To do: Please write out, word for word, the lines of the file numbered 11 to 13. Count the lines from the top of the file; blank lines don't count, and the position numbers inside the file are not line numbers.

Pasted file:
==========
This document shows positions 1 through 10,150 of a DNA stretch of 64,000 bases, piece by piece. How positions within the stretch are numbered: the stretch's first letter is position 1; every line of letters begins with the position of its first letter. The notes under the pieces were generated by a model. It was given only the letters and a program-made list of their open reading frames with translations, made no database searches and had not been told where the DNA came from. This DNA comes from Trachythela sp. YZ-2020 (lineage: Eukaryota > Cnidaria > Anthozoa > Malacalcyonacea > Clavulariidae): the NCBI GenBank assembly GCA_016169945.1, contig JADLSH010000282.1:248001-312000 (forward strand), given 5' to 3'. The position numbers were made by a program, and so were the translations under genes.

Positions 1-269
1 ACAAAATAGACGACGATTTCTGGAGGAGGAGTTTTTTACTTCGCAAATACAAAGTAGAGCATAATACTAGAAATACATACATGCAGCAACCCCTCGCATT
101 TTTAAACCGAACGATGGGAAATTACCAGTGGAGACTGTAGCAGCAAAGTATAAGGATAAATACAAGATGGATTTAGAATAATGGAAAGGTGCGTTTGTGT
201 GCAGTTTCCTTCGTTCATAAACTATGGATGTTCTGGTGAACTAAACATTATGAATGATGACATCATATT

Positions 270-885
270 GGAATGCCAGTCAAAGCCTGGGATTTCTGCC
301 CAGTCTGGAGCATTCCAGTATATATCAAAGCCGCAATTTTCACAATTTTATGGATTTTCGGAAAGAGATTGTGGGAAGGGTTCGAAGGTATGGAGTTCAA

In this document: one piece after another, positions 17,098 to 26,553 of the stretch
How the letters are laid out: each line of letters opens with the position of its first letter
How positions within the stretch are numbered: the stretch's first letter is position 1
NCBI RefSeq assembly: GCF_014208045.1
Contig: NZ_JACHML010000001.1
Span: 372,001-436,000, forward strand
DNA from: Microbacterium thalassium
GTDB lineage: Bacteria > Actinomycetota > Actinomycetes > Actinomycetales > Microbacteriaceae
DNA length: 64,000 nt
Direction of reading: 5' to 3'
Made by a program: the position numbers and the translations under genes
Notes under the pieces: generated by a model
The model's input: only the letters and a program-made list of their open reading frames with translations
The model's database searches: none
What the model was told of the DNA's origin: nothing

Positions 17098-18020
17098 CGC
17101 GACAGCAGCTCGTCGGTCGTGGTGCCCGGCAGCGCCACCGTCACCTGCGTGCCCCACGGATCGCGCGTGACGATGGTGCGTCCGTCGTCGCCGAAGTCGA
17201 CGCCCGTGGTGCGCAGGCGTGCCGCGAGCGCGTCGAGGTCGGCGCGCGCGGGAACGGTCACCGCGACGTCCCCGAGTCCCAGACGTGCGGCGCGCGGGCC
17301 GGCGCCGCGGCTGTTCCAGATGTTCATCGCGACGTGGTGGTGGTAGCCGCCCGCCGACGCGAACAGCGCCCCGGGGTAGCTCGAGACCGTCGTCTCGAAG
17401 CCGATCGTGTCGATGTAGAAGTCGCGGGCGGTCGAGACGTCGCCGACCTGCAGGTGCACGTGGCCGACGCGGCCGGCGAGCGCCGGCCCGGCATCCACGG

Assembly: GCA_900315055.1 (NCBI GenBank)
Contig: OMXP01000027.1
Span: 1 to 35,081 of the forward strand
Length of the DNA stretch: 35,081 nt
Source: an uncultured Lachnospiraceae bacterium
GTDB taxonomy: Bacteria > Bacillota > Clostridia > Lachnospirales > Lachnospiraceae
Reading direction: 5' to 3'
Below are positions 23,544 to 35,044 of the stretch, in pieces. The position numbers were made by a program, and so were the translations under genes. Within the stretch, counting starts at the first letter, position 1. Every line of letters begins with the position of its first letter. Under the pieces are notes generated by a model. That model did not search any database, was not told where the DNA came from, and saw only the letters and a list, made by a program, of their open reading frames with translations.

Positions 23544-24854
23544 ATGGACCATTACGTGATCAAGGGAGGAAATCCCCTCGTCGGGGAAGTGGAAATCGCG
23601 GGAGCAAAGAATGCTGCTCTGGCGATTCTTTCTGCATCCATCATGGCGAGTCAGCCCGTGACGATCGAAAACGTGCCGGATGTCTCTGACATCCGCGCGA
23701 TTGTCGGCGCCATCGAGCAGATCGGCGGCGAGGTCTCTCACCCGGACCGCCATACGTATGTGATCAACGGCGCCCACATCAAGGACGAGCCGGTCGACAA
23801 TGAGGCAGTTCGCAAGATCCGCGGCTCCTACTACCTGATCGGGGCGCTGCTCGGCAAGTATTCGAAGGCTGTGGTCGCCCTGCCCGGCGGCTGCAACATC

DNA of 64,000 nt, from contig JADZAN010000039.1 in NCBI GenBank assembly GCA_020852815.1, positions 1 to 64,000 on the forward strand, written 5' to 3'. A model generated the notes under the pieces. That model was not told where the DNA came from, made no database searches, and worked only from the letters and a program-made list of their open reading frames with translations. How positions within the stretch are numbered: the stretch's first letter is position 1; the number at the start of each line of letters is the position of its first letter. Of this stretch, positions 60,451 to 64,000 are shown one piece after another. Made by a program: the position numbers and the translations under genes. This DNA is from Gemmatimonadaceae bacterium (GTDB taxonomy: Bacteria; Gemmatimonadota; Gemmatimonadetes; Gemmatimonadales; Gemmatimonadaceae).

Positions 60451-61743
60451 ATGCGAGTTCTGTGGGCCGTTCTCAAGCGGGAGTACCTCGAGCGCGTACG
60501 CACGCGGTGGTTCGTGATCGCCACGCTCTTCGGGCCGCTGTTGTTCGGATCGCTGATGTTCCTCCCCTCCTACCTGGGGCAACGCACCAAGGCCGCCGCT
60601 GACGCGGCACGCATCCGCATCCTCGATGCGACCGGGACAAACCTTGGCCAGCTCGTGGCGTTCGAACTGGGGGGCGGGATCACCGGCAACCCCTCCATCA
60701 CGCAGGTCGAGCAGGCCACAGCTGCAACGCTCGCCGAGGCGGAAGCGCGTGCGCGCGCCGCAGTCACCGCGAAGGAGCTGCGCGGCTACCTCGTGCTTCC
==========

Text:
How positions within the stretch are numbered: the stretch's first letter is position 1
NCBI RefSeq assembly: GCF_014208045.1
Contig: NZ_JACHML010000001.1